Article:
When Appearances Lie
20 Aug 2015
By Allie Marie Smith
This is a photo of me at eighteen on my senior trip to Hawaii. It was taken just a week before I was hospitalized for severe depression because I wanted to end my life. Our week in Hawaii was decorated with tanning, partying and hooking up with guys. We rode scooters in short shorts and tank tops through Waikiki, sailed alongside dolphins on a catamaran, attended a luau and consumed a generous amount of alcohol. It sounds dreamy to a lot of girls, but the reality is it was empty. I was coming apart at the seams and my smile masked my internal pain.
We are afraid to appear less than perfect and our brokenness can drive us to isolate, sometimes to dangerous degrees.
While I was a a teenager nearly fifteen years before Instagram came on the scene, I would obsess over the bulletin board of photos in my room. I would strategically place photos of me with friends alongside inspirational quotes; all photos of gleaming smiles that would attempt to convince me that bliss and perfection was within my reach. I remember especially obsessing over my bulletin board right before friends came over, at the same time giving myself a pep talk on how to behave. “Fake it till you make it,” I heard them say. Today’s Instagram accounts are yesterday’s bulletin boards.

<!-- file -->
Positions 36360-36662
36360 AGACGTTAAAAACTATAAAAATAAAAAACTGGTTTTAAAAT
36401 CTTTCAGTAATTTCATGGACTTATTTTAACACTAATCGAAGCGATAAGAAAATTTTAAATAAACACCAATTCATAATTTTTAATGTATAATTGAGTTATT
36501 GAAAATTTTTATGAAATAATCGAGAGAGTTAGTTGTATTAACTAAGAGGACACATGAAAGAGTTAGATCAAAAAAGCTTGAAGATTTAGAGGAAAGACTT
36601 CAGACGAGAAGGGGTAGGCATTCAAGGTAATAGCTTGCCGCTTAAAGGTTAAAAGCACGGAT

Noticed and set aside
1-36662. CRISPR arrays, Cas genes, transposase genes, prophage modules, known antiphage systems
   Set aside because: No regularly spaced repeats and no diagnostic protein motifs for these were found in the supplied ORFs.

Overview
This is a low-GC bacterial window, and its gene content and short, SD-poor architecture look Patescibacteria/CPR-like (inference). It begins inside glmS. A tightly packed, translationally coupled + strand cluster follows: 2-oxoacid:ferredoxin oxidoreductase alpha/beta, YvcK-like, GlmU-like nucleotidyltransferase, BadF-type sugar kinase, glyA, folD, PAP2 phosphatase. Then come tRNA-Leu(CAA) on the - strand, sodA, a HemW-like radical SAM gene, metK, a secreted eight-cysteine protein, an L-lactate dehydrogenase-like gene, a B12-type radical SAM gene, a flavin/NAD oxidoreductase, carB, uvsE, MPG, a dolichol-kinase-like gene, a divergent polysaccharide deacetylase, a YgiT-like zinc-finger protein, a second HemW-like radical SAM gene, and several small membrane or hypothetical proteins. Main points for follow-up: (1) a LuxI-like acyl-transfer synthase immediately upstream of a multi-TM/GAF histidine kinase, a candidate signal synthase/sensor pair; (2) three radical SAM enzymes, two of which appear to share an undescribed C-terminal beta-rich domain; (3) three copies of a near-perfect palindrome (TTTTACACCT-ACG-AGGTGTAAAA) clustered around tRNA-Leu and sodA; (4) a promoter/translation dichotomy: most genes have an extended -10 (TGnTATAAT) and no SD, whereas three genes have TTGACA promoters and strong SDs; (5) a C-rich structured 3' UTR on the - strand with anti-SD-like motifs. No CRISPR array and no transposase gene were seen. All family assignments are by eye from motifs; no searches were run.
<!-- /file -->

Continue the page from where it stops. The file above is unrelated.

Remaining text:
My story isn’t an isolated issue. A complex matter, mental illness is real and prevalent. Each year in the U.S., approximately two million adolescents attempt suicide. Up to 20 percent of girls aged 10-19 are experiencing episodes of major depression and in 2005 alone, about one-tenth of all teenage girls tried to end their lives. Women — especially young women— are struggling with struggling.
There is immense pressure to appear to have it all together.
I post this because I wonder if your appearances lie. Is your Instagram all smiles, but your heart all in pieces? If you’re hurting, struggling and know that there is hope even for you. You are not alone. You are irreplaceable and this world is more beautiful with you in it. Don’t isolate. Don’t run. Cry out to God and ask him to heal your heart, mend your wounds put your trust and faith in Jesus who makes beauty out of broken things. Seek help, confide in someone you love and please let us know how we can pray for you.